Going into a new year has always brought a sense of hope and rejuvenation. However, 2020 showed us that each year is not the same, and sometimes chasing those dreams is on hold. With the approach of 2021, people want to fill their heads with hope again and dare to dream, but unemployment numbers and accumulated debt might put a damper on the things you want to accomplish.
If you grew your debt this year because credit cards were the only way you could feed your family and keep a roof over your head, you don’t want to continue to do that in the new year. To get your finances back to manageable, you first have to look at what looms ahead.
End of the Year Cliff
When the government passed the CARES Act in March 2020, it included a stimulus check for most Americans, expanded unemployment to include new populations of working people, protected citizens from eviction, and helped small businesses with forgivable loans. The eviction protections and unemployment expansion end in December, so if you rely on either of these to stay afloat, you need to quickly come up with a plan.
The Future of Stimulus
With a turbulent election in November and a Congress that hasn’t agreed on further help for Americans, no one knows when or if there will be a future stimulus. Whether Congress agrees on a package to help or not, your family can’t rely on the government to come through because time is running short, and you need a solution now.
The best thing you can do is to help yourself, and if relief does come, you can use that money to stimulate the economy instead of paying debts you’ve already accumulated. Using stimulus money to buy new things as a consumer gets the economy moving, which is the whole point of stimulus in the first place.
You Can Help Yourself
In order to help yourself, take an honest look at your finances and see where you are. If your income without stimulus help is enough to pay your bills, then you’re in good shape. But if there’s an imbalance or you have to rely on unemployment to make ends meet, it’s time to make adjustments.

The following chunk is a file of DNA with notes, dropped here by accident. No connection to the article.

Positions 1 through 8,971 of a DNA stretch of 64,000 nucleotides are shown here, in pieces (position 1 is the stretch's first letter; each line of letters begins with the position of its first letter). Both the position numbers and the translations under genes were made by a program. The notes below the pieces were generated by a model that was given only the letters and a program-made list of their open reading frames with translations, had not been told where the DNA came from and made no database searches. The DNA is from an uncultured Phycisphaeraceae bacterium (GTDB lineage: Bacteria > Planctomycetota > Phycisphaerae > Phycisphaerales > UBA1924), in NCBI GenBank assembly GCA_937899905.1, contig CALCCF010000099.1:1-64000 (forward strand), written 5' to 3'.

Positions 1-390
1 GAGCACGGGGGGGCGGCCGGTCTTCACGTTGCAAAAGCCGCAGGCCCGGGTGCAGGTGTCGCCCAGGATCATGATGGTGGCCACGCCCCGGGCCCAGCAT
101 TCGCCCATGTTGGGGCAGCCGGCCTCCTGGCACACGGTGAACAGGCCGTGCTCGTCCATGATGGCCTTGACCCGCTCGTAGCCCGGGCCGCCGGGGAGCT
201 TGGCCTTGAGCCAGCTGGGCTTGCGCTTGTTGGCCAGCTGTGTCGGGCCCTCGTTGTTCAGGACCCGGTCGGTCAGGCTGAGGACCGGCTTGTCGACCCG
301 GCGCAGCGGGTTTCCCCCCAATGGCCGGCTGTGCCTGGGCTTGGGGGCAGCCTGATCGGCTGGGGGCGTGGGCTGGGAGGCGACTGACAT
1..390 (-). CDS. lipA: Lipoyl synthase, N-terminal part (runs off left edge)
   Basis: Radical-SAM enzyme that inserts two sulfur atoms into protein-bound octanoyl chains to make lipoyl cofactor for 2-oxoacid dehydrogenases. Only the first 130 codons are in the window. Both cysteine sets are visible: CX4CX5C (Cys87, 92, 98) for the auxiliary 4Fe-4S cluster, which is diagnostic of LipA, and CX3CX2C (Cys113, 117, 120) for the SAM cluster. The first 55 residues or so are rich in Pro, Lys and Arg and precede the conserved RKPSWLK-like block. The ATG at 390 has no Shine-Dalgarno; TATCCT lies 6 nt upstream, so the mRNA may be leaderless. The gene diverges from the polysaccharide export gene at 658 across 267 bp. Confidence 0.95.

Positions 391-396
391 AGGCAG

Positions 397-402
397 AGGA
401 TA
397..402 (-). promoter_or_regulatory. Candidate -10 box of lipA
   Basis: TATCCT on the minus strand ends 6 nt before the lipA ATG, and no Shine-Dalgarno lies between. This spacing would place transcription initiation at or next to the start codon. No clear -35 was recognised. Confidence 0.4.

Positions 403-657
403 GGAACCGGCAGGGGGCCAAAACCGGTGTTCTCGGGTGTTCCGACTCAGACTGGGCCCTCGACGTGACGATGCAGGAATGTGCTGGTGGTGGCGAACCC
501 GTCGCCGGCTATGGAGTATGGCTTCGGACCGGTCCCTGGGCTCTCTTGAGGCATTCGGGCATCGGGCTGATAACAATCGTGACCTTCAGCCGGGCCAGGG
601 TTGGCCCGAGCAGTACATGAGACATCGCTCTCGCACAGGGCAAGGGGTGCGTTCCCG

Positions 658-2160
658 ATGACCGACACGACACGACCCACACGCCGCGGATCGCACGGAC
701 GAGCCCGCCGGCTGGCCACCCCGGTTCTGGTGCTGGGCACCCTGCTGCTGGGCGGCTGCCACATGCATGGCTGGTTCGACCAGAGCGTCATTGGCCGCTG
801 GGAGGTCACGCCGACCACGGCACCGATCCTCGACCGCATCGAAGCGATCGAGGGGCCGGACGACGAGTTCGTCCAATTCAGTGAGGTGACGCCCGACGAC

Increase your income if you can by picking up a side job or pursuing another career, and decrease your expenses by eliminating services you don’t need. You can also lower your bills by calling your creditors and asking for lower monthly payments. Most of the time, companies will work with you and offer you specials just to retain you as a customer. And other companies are doing their part by allowing people to skip payments altogether, but you have to ask to get the benefit.
If you have credit card debts, you have to make a plan to eliminate them because they are a drain on your finances for the long haul. Johnson Funding offers debt consolidation, which could take all your eligible credit card debt and roll it into one loan. It won’t eliminate your obligation, but it will leave you with one payment, one interest rate, and a clear path to living debt-free in the future.
Stay in a Strong Position and Look Forward
Once you prepare your budget for what’s to come and have a plan to pay off your debt, you can live below your means. Doing so will reveal cash you already use for other things that now you can channel into paying off your debts faster, investing for growth, or saving for emergencies.
The most important thing is to avoid using credit cards going forward because that will put you in the same place you are now with growing debt to tackle. That way, you can move in the right financial direction without having the weight of obligations pulling you down.